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Chemistry research for better chemotherapy Finalist PNAS paper award

Last year, chemists Dennis Wander and Hermen Overkleeft contributed to an important discovery about a widely used cancer drug. Their research has now been recognised as Finalist for the PNAS Cozzarelli Prize in the Biomedical Sciences class.


In addition to the Cozzarelliprize for best paper, this year's PNAS jury recognised six ‘Finalists', one in each class. ‘A so-called second prize, because the pool of papers was so strong this year,’ says Dennis Wander. For the team, the appreciation from PNAS comes as extra icing on the cake. ‘It took us fourteen attempts at various journals before our paper finally made it to PNAS,’ says Wander. ‘So it is great to receive this recognition for our work. Very rewarding.’

Less side effects

Together with scientists from the LUMC, the chemists found a way to reduce the side effects of the anticancer drug doxorubicin without losing its effectiveness. Their discovery went so strongly against the existing dogma that it took years to get the paper published.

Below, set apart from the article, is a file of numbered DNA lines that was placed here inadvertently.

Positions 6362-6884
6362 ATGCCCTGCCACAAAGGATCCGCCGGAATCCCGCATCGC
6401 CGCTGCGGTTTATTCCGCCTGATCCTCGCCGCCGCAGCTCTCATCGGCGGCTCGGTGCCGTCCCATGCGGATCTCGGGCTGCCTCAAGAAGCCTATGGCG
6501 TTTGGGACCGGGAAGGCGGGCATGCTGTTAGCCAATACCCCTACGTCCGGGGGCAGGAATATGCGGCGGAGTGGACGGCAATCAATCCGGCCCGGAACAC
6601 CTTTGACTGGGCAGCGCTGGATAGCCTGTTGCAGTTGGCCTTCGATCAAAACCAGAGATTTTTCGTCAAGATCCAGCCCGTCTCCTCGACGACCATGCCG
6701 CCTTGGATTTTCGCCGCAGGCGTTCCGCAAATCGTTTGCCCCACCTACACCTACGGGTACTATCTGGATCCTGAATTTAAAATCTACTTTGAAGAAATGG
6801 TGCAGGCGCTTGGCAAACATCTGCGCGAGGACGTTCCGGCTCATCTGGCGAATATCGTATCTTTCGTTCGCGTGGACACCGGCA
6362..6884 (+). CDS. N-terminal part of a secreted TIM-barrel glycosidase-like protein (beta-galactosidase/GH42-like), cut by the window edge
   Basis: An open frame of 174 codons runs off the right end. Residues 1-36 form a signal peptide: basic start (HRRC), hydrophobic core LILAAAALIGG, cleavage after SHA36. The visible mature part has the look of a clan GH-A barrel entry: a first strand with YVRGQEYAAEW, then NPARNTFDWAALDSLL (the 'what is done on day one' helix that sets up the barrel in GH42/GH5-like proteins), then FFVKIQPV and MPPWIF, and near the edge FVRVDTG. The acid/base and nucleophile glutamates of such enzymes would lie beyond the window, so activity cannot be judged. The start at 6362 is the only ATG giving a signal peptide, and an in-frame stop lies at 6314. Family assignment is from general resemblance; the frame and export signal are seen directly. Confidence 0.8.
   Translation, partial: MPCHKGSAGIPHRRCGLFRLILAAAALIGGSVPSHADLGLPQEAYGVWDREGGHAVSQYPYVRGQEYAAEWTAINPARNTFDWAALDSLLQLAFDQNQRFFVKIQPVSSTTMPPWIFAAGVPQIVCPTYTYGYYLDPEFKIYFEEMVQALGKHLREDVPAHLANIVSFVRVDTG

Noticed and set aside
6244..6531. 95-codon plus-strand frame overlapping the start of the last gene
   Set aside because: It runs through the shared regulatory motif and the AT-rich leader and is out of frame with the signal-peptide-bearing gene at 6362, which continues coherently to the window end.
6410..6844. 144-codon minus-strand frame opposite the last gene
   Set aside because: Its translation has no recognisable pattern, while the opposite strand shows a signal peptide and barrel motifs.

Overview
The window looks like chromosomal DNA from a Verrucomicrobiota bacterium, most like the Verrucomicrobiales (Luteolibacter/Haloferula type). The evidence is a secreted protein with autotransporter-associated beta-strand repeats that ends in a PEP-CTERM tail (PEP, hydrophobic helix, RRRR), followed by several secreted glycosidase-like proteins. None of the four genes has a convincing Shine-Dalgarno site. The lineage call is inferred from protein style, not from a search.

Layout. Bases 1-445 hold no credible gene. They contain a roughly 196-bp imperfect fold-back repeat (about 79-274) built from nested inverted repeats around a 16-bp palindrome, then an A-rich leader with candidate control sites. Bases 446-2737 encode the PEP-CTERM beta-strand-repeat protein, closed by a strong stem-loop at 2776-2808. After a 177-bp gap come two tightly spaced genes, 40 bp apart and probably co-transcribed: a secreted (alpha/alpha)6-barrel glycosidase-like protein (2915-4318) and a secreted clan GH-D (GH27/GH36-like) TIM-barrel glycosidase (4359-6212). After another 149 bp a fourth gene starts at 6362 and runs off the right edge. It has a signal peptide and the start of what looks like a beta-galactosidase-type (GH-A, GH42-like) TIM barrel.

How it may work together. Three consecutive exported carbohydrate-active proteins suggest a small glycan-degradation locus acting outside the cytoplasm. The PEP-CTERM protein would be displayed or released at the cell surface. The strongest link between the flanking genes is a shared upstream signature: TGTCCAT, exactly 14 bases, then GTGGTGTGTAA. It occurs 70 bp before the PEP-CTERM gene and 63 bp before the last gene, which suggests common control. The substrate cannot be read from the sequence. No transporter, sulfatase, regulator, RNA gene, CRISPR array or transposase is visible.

Doxorubicin is a widely used drug, but serious side effects are still often a reason to discontinue treatment. This is because doxorubicin not only creates breaks in the DNA, but also causes damage to the chromatin-the material around which DNA is wound. This combination makes the drug enormously effective against cancer, but it also proved to be the cause of serious side effects, such as heart failure.

By modifying the structure of the molecule, the scientists made a variant of doxorubicin that does not cause DNA breaks, but still damages chromatin.

Read more about the research here – Smart chemistry rids anti-cancer drugs of serious side effects

Into the clinic

Meanwhile, Wander and his colleagues are not sitting still. 'Our main goal now is to produce the new variant of the drug on a large scale,' says Wander. 'Because it's already a known substance, it can't be patented. So the pharmaceutical industry is not interested in investing. Therefore, we are doing it in academic form, including with the Acadamic Pharmacy department at LUMC.’ And then...? ‘After that, of course, we want to get our drug into the clinic!’

About the PNAS Cozzarelli Prize

PNAS awards the CozzarelliPrize annually to the six research teams whose PNAS articles have made outstanding contributions to their fields, ranging from engineering to social sciences. In addition to the six paper awards, this year's jury also designated a Finalist in each class. These outstanding papers receive special attention on the PNAS website and social media.
The prize has been awarded since 2005 and is named after former PNAS Editor-in-Chief Nicholas R. Cozzareli (1938-2006). This year's award ceremony will take place online at the 158th Annual Meeting of the National Academy of Sciences, in April.

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